Anyone who has had an herb garden can attest to the power of the oregano plant: A few pinched leaves from this aro-matic perennial can add potent flavor to all kinds of dishes and prove a nice addition to pizzas or tomato sauces or any-thing in need of Mediterranean-style flair.
But that’s just the beginning. The oil from oregano (which is also pungent) is highly regarded outside of the kitchen for its ability to boost immunity during cold and flu season. And now this: There is some evidence—albeit preliminary—that oregano oil can help relieve skin conditions like acne, athlete’s foot, cold sores, and dandruff.
In fact, the antibacterial and antifungal properties of this Italian-food favorite may one day make it a must-have medici-nal. Until then? Here’s the latest on oil of oregano, and a few reasons why it’s earned its place in the beauty aisle.
The Science Behind Oregano Oil
Oregano contains numerous phenolic and other chemical compounds (including carvacrol and rosmarinic, oleanolic, and ursolic acids) that have beneficial biological effects. One in-vitro (test tube) study, as well as an in-vivo study on mice, demonstrated these compounds have antimicrobial properties and are effective against Candida albicans, a type of yeast that is a common cause of fungal infections.
You can use oil of oregano for certain dermatological conditions. Dilute a few drops of the oil with a tablespoon of olive, coconut, or grapeseed oil, and massage it into your skin at the site of inflammation or irritation.
Oregano oil can also be mixed and applied with chamomile, eucalyptus, tea tree, or spearmint oil. Do not apply the oil to sensitive areas or open wounds, and consult a healthcare practitioner before using the herb for any therapeutic reason if you’re pregnant or breastfeeding.
Oil of Oregano for Cold and Flu
Although its name is derived from a Greek word that means “joy of the mountains,” most of us think “joy of the pizza” when it comes to oregano. Its wild cousin, Origanum, has been revered for thousands of years. Ancient Greeks used it for wounds, headaches, and venomous bites. It preserved food during the Middle Ages, and to seventeenth-century Brits, it was the go-to remedy for head colds.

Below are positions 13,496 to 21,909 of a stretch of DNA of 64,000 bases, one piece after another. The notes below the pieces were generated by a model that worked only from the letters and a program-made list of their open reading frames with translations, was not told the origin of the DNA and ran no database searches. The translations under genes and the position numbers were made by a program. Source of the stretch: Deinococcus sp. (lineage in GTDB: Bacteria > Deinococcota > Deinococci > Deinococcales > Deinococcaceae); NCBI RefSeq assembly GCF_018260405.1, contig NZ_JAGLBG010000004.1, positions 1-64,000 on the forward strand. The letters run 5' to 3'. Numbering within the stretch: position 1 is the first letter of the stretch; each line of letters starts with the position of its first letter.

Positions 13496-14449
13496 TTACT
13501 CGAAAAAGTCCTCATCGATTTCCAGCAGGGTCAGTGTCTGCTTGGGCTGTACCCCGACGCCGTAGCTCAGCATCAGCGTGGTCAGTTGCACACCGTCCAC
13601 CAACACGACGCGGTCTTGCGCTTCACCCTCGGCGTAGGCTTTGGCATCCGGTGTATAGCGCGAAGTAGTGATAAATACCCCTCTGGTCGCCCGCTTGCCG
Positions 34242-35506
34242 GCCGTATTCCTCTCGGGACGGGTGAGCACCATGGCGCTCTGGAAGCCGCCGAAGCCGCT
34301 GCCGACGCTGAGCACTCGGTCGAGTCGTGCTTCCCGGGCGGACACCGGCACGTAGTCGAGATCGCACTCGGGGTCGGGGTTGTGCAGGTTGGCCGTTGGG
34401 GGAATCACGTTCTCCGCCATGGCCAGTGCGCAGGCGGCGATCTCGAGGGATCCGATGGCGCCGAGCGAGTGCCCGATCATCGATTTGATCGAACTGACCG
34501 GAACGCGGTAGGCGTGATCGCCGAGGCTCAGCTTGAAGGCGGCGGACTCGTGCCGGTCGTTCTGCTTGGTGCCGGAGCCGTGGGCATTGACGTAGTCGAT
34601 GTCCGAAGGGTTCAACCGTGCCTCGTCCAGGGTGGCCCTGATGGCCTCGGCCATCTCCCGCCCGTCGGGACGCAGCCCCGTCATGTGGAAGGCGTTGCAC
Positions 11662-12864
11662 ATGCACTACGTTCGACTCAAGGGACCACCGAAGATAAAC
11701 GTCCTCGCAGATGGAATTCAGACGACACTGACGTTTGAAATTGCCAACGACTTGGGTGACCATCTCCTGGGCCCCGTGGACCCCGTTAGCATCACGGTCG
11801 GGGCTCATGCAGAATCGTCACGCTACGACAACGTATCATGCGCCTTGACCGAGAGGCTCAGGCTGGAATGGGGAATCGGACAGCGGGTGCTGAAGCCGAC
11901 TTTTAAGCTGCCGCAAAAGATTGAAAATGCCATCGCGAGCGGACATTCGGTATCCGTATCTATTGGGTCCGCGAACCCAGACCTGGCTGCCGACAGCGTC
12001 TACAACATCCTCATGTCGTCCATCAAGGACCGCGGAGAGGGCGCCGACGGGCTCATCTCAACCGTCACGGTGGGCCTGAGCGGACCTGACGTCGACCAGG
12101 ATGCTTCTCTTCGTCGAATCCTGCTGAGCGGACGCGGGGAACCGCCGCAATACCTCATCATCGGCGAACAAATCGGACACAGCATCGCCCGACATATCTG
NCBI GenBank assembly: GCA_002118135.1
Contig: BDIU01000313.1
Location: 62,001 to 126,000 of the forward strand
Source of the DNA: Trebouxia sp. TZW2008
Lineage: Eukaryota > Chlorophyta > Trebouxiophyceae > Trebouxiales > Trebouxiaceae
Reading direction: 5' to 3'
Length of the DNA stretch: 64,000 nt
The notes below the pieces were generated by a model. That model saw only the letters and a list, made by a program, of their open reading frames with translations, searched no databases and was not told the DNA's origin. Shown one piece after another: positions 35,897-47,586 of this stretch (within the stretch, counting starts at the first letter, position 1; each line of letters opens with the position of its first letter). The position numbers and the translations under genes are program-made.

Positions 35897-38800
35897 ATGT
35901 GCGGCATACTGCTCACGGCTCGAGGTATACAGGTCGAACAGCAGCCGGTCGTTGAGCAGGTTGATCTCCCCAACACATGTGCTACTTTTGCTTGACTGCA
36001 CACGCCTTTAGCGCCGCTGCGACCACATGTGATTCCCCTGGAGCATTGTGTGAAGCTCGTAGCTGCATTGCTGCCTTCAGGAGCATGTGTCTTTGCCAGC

Oil of Oregano v Infection
In the twenty-first century, research has discovered oil of oregano’s antibacterial, antioxidant, antifungal, and antiviral benefits. Its essential oils have demonstrated antimicrobial properties that may help prevent or treat antibiotic-resistant infections. Research from the UK has found that Himalayan oregano fights MRSA, the contagious staph infection that’s considered a superbug because it is hard to treat.
One of oregano’s chemical components is carvacrol, a compound that appears to fight infection as effectively as traditional antibiotics. Other components of oregano also have antibiotic properties, and carvacrol is found in other oils such as thyme
Used in a steam inhalation, oil of oregano can help relieve coughs and other upper respiratory cold and flu symptoms. Add a few drops to hot water and then breathe in the steam to help clear the sinuses and bronchial passages. If you’re allergic to basil, mint, hyssop, marjoram, or sage, avoid this oil. Pregnant women should also avoid it, since it has traditionally been used to help expel the placenta following birth.
To relieve a sore throat related to colds, coughs, or flu, make a throat spray with a few drops of oregano oil in a half cup of distilled water in a spray bottle, or use as a gargle. An integrative healthcare provider can offer advice for your symptoms.